“When you take into account the Retail Price Index increases throughout the same timeframe there has also been an effective reduction in real terms. However, I think it bodes well for next year. There are definite signs that confidence is starting to return, particularly as interest rates appear to have stabilised in the short term. Certainly in the last month or so – which these figures don’t account for – we’ve experienced an increase in activity. Properties that are sensibly priced have seen strong interest and those buyers who are active are highly motivated and committed to a move.
“Demand will likely remain strong in the Local Market, while in the Open Market – particularly at the higher end – Guernsey still represents good value for money when compared to elsewhere. We may also see more interest from those living in the UK, especially with the prospect of a general election on the horizon.”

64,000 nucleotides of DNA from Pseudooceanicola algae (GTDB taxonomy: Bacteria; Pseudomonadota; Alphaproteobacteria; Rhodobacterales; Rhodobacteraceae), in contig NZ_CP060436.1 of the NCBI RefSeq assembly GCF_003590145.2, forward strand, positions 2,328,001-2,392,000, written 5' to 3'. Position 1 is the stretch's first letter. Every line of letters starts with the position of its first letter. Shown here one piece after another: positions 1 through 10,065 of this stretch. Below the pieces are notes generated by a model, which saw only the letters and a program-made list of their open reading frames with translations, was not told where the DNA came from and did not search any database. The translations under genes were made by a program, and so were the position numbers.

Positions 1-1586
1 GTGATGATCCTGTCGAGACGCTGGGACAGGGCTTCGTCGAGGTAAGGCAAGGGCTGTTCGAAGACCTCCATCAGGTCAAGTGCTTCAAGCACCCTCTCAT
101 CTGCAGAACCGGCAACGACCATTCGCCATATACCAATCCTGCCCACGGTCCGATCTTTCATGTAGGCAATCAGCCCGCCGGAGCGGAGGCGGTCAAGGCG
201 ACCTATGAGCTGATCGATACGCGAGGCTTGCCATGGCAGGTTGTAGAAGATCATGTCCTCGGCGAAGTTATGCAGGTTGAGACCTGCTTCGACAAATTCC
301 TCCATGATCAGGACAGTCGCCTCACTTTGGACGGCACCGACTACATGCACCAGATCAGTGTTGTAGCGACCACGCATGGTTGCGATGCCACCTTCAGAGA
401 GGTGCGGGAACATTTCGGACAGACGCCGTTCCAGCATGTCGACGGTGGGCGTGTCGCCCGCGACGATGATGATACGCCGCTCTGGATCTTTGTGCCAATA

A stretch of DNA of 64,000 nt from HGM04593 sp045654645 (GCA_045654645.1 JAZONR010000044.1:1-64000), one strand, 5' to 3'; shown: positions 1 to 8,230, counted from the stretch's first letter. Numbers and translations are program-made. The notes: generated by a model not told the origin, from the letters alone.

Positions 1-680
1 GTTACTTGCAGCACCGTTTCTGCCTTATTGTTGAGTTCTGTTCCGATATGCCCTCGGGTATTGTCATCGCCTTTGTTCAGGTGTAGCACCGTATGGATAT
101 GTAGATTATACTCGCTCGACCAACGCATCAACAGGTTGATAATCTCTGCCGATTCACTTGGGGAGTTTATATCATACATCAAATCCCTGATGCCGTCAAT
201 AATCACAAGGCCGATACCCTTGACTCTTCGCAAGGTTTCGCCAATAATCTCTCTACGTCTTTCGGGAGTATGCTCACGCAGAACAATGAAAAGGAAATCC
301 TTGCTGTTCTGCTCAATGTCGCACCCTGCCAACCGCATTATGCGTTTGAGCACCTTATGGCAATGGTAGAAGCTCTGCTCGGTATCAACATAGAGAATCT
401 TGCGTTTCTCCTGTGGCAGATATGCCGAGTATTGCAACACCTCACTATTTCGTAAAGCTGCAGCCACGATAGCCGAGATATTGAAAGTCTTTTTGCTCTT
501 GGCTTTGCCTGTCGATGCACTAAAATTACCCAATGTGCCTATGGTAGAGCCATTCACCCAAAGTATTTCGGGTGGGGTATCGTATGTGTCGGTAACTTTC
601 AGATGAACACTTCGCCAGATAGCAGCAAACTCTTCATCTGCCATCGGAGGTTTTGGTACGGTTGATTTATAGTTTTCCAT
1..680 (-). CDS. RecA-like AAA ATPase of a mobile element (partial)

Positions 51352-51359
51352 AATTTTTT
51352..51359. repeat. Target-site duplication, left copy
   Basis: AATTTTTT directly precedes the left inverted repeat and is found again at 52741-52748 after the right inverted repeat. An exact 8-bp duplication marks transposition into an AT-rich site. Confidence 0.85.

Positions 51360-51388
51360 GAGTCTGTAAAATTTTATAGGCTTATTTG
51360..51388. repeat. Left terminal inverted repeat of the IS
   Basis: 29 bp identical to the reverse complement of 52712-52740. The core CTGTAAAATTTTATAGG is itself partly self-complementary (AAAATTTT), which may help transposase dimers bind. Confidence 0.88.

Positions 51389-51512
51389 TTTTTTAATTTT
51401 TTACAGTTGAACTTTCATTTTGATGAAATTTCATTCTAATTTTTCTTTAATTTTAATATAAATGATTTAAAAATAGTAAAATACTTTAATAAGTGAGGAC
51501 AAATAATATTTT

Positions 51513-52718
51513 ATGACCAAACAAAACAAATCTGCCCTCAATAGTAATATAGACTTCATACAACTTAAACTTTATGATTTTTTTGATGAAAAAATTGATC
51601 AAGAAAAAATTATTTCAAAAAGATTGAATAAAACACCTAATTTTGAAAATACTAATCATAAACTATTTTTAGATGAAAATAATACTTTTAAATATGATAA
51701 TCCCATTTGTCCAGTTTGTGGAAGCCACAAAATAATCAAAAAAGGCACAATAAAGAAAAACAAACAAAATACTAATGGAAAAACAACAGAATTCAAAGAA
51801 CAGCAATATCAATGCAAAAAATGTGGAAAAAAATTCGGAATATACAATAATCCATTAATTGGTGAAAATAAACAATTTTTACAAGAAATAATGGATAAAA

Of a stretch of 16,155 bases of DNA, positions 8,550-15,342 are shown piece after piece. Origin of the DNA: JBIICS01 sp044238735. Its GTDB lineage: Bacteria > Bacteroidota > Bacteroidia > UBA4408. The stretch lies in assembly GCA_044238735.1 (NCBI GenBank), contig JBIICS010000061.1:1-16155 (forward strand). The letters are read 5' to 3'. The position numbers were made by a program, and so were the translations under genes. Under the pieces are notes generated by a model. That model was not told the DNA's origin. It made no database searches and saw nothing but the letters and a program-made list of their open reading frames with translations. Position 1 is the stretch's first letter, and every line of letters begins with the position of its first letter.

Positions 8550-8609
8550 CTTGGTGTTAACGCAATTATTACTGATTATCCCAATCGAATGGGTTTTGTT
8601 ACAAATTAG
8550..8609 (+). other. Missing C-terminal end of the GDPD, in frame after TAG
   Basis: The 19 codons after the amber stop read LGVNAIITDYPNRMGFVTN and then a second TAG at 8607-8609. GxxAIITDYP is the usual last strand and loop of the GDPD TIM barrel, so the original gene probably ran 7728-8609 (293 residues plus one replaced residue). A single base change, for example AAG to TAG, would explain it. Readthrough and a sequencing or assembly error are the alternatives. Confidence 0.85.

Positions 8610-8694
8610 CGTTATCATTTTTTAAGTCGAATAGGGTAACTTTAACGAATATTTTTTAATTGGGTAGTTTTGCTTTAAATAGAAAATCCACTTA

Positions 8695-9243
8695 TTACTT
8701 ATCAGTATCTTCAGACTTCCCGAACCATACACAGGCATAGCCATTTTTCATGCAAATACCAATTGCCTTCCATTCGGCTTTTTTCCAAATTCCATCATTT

Annie Le Prevost (pictured), lettings manager at Savills Guernsey, said: “The rental market continues to be incredibly busy, but there is still a shortage of supply. Consequently, we’ve seen an uptick in the number of people who, although currently looking to sell, have decided to rent their homes in the short term because demand is so high.
“Monthly rental prices also appear to have increased. In part this can be put down to demand, but I also think it’s conducive to the type of properties – there’s been less one-bedroom flats available, for example, than larger houses, so that naturally brings the average price up. Many landlords are aware that the rise in the cost of living is putting tenants under increased financial pressure, so they are trying to keep any potential rises to a minimum. However, they also have to ensure they can cover their own costs – so finding a balance has been crucial.